Gays and lesbians have a constitutional right to marry in California, the state Supreme Court said today in a historic ruling that could be repudiated by the voters in November.
In a 4-3 decision, the justices said the state's ban on same-sex marriage violates the "fundamental constitutional right to form a family relationship." The ruling is likely to flood county courthouses with applications from couples newly eligible to marry when the decision takes effect in 30 days.
"The California Constitution properly must be interpreted to guarantee this basic civil right to all Californians, whether gay or heterosexual, and to same-sex couples as well as to opposite-sex couples," Chief Justice Ronald George wrote in the majority opinion.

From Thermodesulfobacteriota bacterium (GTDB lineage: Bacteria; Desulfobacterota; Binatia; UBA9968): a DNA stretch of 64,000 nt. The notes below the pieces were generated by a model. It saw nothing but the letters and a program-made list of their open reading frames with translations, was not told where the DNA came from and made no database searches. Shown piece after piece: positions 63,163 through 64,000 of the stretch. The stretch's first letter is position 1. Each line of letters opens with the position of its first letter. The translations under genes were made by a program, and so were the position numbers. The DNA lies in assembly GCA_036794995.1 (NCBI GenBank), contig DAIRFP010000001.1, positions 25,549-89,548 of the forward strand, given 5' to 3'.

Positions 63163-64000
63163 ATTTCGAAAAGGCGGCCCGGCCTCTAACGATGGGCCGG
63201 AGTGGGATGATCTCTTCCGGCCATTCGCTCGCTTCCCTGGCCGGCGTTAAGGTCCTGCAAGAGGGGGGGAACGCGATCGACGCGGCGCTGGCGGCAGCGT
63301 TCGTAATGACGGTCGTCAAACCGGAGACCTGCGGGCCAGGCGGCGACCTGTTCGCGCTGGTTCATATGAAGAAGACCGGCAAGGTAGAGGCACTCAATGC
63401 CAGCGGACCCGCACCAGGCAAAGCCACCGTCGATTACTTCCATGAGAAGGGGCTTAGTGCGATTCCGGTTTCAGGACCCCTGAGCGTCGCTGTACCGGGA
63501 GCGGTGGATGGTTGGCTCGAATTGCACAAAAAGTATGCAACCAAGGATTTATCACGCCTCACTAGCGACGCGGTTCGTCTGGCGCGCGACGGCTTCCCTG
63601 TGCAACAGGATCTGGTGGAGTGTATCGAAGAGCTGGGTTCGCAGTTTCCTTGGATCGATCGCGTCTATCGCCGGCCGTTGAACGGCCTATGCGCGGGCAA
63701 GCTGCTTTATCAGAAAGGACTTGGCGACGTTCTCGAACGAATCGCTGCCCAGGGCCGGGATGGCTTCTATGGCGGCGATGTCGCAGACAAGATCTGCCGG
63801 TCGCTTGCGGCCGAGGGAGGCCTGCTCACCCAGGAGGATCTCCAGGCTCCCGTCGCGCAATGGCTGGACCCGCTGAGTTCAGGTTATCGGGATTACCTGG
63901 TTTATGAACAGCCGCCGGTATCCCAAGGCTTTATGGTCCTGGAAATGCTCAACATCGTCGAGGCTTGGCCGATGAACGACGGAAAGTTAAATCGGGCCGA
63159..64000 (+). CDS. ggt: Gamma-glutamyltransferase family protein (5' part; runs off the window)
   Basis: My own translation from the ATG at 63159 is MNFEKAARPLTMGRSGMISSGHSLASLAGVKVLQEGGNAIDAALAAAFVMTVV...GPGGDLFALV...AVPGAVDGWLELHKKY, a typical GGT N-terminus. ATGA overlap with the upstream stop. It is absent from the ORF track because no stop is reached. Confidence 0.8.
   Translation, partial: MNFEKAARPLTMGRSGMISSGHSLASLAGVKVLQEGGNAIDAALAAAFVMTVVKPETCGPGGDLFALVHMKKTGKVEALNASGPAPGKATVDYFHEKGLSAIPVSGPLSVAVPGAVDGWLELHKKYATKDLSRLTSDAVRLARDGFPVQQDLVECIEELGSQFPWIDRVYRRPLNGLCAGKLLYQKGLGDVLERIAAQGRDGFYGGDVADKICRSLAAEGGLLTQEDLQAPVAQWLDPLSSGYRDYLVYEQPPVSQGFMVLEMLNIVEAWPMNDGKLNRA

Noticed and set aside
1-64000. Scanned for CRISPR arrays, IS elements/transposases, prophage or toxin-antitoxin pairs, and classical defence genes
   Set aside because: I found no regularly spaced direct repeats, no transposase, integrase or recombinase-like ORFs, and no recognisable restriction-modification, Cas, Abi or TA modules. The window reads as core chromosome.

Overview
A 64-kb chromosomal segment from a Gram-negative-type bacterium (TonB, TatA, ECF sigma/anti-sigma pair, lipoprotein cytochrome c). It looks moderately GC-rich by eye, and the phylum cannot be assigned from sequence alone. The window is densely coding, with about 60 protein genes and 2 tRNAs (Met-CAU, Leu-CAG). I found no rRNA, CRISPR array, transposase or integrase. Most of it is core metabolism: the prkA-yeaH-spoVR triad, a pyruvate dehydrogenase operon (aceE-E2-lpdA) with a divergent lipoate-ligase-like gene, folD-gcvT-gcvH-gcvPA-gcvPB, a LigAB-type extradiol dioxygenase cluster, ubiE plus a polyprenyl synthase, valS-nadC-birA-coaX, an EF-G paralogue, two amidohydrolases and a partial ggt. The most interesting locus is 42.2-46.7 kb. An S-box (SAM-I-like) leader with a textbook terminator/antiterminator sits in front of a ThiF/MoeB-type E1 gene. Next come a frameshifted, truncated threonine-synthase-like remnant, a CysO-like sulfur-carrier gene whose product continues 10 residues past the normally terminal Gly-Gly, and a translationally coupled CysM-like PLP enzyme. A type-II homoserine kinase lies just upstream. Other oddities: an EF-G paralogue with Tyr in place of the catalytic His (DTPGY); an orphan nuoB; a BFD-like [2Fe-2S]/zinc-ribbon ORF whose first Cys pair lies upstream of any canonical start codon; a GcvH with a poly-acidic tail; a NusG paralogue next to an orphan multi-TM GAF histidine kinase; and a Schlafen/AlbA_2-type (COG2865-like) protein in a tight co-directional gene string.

Allowing gay and lesbian couples to marry "will not deprive opposite-sex couples of any rights and will not alter the legal framework of the institution of marriage," George said.
The Wall Street Journal's Law Blog fills us in on the background as well as offering up this little nugget of information:
But here’s a catch: Even if the court votes to overturn the appellate court ruling and invalidate the 1977 law, the ruling might not stick. “Pro-family” organizations have submitted more than 1.1 million signatures for an initiative that would amend the state Constitution to outlaw same-sex marriage. If at least 694,354 signatures are found to be valid, the measure would go on the November ballot and, if approved by voters, would override any court ruling in favor of same-sex marriage.
Guess that means the fight has isn't over but has just begun.
Allah over at Hot Air has skimmed through the ruling and has some interesting thoughts on the subject.
That is all until I have a chance to finish reading through the ruling myself.